Student unions eye benefit test

King's College London Student Union will open the UK's first student support centre in September to help demonstrate its public benefit as it prepares to register with the Charity Commission next year.

Student unions are classified as exempt charities and are regulated by their universities. Under the Charities Act 2006, however, those with incomes of more than £100,000 will have to apply to the commission to become registered charities (Third Sector, 21 March).

"The old perception of student unions is that they are only bars, but we want to prove we are charitable," Steve Vaid, chief executive of KCLSU told Third Sector. "We want to change our ethos."

The new centre will provide support to students on non-educational issues, such as money and sexual health. It will also encourage students to volunteer.

Leeds University Union is among those also gearing up for the change, and has just appointed a new board of trustees.

Lesley Dixon, chief executive of LUU, said: "In the past, all our trustees were student officers, but they did not always have the experience. So we have had an open recruitment process for the first time. We have also put our accounts in Sorp format and are taking the necessary steps in terms of governance so that, when a date is finally set for registration, we are ready to go."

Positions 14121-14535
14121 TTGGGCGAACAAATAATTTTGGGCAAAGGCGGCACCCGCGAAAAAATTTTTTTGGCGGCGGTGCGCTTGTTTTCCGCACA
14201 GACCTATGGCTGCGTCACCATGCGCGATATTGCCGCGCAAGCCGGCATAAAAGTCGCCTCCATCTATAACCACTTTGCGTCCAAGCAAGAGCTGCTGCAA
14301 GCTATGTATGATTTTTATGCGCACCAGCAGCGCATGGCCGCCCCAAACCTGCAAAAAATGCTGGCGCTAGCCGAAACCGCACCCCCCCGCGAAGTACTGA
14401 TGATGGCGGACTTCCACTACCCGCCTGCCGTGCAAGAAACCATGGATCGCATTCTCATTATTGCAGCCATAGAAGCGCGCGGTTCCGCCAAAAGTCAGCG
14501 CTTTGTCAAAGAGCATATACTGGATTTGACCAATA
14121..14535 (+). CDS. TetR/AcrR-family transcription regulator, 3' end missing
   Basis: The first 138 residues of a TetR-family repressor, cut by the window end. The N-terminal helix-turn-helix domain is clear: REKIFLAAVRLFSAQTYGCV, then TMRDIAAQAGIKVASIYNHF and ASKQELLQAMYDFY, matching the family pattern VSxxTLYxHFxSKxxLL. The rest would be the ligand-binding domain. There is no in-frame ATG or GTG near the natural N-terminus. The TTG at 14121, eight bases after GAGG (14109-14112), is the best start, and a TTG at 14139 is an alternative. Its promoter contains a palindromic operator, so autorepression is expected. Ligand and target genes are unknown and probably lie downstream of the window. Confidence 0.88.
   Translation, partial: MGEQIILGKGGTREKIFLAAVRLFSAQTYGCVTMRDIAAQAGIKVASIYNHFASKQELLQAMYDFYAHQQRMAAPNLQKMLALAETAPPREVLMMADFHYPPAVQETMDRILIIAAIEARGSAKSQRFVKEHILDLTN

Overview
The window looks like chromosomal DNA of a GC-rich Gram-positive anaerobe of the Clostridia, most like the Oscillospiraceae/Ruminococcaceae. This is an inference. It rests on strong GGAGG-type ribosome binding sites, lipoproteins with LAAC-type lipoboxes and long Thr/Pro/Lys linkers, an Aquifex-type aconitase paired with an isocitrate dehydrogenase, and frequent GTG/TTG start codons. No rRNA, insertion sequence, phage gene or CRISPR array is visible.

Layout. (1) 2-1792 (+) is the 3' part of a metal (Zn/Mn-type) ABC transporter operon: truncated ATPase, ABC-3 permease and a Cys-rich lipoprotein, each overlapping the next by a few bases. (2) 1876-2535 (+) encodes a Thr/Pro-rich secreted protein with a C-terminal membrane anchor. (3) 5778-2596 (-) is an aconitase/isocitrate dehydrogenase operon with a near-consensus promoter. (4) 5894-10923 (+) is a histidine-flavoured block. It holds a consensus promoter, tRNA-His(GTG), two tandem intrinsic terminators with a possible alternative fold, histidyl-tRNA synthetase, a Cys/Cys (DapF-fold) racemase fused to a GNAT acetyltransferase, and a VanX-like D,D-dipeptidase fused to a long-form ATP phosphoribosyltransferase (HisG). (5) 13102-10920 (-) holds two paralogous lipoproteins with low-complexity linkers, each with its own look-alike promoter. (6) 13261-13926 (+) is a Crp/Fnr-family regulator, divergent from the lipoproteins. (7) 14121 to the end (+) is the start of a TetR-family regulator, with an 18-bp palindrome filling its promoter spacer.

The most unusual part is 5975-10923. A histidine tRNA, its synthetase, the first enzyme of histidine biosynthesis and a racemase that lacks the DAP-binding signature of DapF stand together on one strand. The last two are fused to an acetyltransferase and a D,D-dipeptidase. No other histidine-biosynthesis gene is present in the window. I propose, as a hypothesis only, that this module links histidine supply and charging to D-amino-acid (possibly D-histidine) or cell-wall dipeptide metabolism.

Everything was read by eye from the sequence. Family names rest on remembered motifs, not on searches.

But Vaid warned that not all student unions were ready to register. "There does seem to be a degree of under-preparedness among some," he said. "The focus so far on exempt charities seems to have been on schools, and it would be good to have more advice from the commission."

A spokesman for the commission said: "We have already had various meetings with the National Union of Students to identify possible stumbling blocks and are obviously happy to provide advice to anyone with questions."

Matt Hyde, chief executive of the NUS, said: "Charities that are ready are keen to register soon because they will have access to more funding streams."

Fact file

- The UK's 600 higher and further education organisations have to comply with company law.

- 150 student unions have incomes of more than £100,000. A few have incomes of between £5m and £10m.

- Foundation and voluntary aided schools will also have to register if their incomes are more than £100,000.


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